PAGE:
-What were your favorite parts about Italian culture?

Italian culture is unlike anything I’ve ever experienced, and although the stereotypes we’ve all heard are true to a certain extent, there’s a lot to be discovered. Yes, Italians have a different idea of personal space, they drink espresso in the morning and sometimes eat pasta for lunch. But in order to get a real feel for the culture, you’ve got to dig a little deeper. Talk to your neighbors, befriend the local having their afternoon caffé, don’t be embarrassed to practice your Italian! Really, throw yourself in to any chance you get. I had the opportunity to work with a family during my semester abroad as an English tutor for their children, and would often stay for dinner after our weekly lessons. It was wonderful to experience firsthand how Italian families gather around a table, not only to eat food, but to reconnect after a long and busy day.


-Did you travel outside the country? If so, where was your favorite destination, and why?

I had the chance to do quite a bit of traveling. Before arriving in Torino, I spent a month traveling through France, Spain, Belgium and Italy. Once I was settled, I started planning more trips and was able to visit Norway, Germany, Hungary, Ireland, the UK, and Switzerland. It’s hard to pick a favorite because each was special in their own way, but I really loved Ireland. From the music scene and pubs in Dublin to the breathtaking views from the Cliffs of Moher, it is definitely worth visiting. That being said, be sure to spend some weekends in Torino. It is your home after all!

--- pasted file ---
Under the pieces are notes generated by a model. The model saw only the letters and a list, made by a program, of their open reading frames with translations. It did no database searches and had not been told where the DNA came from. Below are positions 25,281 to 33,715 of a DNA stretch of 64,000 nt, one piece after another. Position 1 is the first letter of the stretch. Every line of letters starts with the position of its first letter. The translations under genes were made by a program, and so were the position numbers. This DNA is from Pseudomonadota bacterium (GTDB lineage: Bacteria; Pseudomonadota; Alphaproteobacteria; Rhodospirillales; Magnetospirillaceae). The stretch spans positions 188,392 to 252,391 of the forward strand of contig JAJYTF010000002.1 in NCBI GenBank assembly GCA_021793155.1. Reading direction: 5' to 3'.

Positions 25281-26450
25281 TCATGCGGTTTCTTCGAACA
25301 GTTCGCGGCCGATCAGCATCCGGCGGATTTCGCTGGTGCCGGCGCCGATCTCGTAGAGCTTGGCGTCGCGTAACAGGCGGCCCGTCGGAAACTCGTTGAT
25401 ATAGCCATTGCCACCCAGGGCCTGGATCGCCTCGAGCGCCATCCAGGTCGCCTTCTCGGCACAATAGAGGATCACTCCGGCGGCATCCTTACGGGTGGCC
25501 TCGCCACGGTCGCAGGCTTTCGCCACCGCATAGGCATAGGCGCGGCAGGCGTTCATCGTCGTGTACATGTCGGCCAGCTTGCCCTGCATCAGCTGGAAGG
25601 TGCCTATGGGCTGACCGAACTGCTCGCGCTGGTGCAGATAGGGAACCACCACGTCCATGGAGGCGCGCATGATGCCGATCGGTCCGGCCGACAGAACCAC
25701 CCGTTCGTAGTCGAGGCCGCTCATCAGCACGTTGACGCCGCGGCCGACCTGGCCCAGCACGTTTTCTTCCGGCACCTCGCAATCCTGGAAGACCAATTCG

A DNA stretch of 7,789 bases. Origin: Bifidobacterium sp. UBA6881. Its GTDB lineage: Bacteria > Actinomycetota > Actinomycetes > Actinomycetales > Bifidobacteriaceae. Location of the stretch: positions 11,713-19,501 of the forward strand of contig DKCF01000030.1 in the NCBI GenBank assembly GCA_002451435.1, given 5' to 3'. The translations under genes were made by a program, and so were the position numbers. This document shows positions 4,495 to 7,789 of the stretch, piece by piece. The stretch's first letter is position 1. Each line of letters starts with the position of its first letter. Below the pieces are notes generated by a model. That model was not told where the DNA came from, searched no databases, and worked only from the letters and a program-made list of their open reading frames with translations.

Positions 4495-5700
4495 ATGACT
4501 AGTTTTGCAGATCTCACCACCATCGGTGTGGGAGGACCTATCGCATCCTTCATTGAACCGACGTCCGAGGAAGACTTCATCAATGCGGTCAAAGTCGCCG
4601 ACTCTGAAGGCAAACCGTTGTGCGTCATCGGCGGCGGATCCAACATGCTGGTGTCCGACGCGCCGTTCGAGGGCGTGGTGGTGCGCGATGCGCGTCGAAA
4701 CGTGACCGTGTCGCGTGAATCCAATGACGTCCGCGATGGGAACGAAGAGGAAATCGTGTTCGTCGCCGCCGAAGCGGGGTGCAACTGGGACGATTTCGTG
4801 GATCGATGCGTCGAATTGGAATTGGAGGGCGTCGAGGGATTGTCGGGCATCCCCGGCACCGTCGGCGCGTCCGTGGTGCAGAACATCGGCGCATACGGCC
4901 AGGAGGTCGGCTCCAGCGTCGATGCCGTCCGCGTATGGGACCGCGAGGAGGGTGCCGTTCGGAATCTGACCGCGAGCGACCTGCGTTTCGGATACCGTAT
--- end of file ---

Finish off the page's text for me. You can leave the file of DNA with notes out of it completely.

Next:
-How has your study abroad experience influenced your academic or career path?

Since I was approaching the end of my college career, it didn’t impact my academic path much, but one of my roommates ended up changing her major to International Business with a minor in Italian. Career-wise I’ve found that talking about my time abroad has made for a great ice breaker, and many job interviews slowly turned in to chatting about my travels throughout Europe.


-What advice would you give future study abroad students? What about current study abroad students?

My main piece of advice for future study abroad students is to be open minded. Maybe you’ve had your heart set on France since you ate your first crepe, but who knows, tapas in Spain might be a game-changer.


For those of you studying abroad now, my advice is to explore. Walk everywhere. I don’t know how many hours I spent wandering aimlessly throughout Torino, discovering little neighborhoods and parks that became my special secret spots.


The transition of coming home and entering the “real world” again was rough at first, but it was good to get back in to the swing of things. Plus I really missed my family and peanut butter.


Interviewed by: Emma Kantola, Spring 2016, University of New Hampshire

Torino, Italy is chock-full of mystery, romance, and, of course, delicious foods! There’s still time to sign up and go this summer or attend in the fall!